OUR JOURNEY – May 2016
Barry nears death, May 2016
Yesterday when the nurse and I got Barry out of bed to adjust his twisted sheets, I was stunned to see how thin and weak he has become. The panicky look on his face as we tried to keep him standing broke my heart. The skinny pants I bought for him from Target hung off his hips, showing most of his diaper. I didn’t recognize the belt he was wearing. It must be from the care center’s lost and found — maybe once worn by a very thin woman who has since died. His own old belts don’t cinch small enough for him now. For more than two years, Barry has been stuck in the same bed, staring at the TV and a wall of pictures. He eats just enough to stay alive. And there is nothing I can do for him– not a damn thing.
I am writing this post on a rainy spring day. The trees and grass are turning beautiful shades of green and all the lilacs are in bloom. The forest I like to hike in is bursting with new life. As I laid in bed this morning listening to the rain, I thought about how sad it is that Barry can’t enjoy any of it this. Summer will soon be here, as will trips up north and hot sunny days. Barry can’t go up north, he can’t feel the warm sun on his body. All he can do is lie there, kicking his feet back and forth, back and forth, day after day after day.
Sometimes when I visit, his deep blue eyes meet mine and stare unblinking at me. What is he trying to tell me? He can’t talk. He can’t say, “I love you.” And he can’t say, “Get me out of my misery please! Please don’t let me live this way!” I doubt he is trying to say, “I am having a great day!” I wonder if he understands what is going on. Does he know that his life has been within these four walls for more than two years? This FTD journey has been tough, but I can honestly say that now is the worst of it all. This long wait for death is almost too much to bear.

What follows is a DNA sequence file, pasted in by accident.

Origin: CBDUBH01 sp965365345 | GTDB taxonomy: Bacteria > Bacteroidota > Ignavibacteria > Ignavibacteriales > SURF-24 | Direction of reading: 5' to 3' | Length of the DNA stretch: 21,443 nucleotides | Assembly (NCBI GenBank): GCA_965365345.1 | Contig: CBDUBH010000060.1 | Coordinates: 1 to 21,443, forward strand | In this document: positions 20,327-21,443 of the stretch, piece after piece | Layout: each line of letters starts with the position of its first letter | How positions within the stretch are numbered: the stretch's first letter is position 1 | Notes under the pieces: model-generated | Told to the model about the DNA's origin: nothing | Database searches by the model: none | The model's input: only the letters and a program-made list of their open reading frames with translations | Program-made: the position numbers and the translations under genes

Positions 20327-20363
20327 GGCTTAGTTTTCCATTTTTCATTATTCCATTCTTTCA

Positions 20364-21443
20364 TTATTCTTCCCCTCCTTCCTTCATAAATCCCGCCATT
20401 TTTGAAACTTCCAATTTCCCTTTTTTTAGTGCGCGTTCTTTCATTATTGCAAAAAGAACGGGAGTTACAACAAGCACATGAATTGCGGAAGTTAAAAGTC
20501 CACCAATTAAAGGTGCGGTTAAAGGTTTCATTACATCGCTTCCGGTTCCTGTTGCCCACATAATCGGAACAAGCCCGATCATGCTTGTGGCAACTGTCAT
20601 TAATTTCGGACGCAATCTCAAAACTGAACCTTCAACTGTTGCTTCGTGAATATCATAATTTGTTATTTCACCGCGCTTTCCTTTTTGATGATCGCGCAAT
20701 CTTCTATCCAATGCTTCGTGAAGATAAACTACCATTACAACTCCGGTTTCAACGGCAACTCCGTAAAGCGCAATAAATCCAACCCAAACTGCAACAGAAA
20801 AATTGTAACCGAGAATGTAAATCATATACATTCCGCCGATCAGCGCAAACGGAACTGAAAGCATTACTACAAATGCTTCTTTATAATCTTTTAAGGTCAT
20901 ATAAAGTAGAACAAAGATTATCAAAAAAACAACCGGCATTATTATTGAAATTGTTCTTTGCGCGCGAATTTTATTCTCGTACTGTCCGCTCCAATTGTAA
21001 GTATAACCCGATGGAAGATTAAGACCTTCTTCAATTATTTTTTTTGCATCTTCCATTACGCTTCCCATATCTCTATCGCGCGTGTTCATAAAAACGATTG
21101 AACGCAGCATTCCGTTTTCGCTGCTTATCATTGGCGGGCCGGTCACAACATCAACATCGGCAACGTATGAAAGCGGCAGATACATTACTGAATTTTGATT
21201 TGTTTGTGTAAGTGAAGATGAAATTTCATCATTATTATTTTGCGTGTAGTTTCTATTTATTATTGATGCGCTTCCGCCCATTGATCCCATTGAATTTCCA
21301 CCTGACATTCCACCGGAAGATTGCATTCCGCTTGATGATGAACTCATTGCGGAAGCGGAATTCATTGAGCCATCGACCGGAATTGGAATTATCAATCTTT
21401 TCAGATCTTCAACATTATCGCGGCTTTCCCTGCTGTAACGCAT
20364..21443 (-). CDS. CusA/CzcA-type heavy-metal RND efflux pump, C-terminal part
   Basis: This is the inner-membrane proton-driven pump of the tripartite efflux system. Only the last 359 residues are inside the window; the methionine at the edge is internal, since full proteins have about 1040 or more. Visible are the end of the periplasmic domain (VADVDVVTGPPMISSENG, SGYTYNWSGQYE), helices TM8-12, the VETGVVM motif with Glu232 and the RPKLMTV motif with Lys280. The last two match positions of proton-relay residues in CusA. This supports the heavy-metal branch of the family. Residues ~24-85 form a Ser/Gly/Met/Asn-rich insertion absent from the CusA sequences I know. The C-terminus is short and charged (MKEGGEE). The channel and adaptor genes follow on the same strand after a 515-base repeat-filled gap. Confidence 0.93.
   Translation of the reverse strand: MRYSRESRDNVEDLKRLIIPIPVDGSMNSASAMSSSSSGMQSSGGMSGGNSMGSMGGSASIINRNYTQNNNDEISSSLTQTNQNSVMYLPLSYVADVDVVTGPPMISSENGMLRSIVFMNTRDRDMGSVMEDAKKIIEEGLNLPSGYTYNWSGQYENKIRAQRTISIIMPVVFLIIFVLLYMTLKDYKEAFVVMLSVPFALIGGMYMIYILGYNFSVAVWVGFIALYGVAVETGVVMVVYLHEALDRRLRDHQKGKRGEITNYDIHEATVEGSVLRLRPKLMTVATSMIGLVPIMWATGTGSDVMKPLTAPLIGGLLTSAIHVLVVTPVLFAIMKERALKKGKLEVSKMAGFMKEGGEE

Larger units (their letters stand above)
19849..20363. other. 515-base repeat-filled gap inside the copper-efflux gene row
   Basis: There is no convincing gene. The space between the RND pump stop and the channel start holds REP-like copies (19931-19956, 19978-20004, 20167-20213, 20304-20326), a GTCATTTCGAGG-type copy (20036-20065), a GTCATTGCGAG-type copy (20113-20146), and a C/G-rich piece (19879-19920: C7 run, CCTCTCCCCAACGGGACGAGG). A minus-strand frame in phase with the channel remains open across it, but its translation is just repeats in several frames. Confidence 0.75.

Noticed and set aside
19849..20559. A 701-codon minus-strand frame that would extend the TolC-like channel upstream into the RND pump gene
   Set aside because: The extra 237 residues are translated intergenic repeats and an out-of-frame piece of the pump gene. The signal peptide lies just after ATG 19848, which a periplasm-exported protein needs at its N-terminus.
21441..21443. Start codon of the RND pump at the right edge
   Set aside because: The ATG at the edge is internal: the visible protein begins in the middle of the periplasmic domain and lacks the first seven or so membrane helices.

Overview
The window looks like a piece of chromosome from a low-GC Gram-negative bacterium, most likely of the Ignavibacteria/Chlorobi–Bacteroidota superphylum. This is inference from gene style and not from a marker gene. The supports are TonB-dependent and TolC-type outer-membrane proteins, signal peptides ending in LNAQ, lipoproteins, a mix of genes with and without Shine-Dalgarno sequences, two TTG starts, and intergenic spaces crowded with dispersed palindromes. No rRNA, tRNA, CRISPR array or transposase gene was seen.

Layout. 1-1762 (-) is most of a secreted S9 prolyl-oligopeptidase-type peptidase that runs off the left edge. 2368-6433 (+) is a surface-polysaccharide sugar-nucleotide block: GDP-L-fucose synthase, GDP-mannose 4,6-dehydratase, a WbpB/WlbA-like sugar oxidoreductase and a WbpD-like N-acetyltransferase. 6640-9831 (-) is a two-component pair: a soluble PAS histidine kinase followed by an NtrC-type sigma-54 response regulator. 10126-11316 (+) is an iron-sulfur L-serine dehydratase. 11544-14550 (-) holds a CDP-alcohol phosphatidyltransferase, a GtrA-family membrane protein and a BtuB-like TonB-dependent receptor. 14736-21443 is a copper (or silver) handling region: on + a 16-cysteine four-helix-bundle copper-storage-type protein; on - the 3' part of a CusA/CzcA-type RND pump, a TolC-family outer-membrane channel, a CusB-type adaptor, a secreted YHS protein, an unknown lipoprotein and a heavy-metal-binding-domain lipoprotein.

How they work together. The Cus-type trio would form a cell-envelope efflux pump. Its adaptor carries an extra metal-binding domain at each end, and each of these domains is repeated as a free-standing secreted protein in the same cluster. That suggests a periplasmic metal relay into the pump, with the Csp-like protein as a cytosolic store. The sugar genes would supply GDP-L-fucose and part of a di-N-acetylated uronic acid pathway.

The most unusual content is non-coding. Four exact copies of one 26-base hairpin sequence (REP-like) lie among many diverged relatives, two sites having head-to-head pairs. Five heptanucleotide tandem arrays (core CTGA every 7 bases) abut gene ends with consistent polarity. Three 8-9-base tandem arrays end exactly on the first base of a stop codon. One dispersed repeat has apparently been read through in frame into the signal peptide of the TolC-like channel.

Do I do want Barry to die? Yes, I really do, but I’m not sure if it is to make my life easier or if I’m really thinking of him. Would I love to stop going to the care center every day? Hell yes! Would I love to move on to a new life and maybe even meet someone to have fun with? Yes! I have to admit I would. All these thoughts enter my mind as I carefully consider my feelings. I want to be sure that I’m not being selfish.
Above all, I want Barry’s misery to stop. It is so unfair that a human has to live this way. Why can’t we have the right to die? We treat sick dogs better than humans in most of America. I always tell my kids that if I get sick like their dad, please take me out to the back forty and shoot me. They always say, “Oh Mom, we really couldn’t do that.” Well, they really couldn’t because we don’t have a back forty and we don’t have a gun. Plus, I would not put that burden on them.
I have only shot a gun twice in my life and both times it kicked back so hard that I landed on the ground. So don’t worry, I won’t be bringing a gun into the care center. I will just wait, hold Barry’s hand, look into his eyes and tell him that I really do understand. All we can do is wait. Wishing your husband dead has nothing to do with being selfish – it’s all about love.
Time to let go, Barry!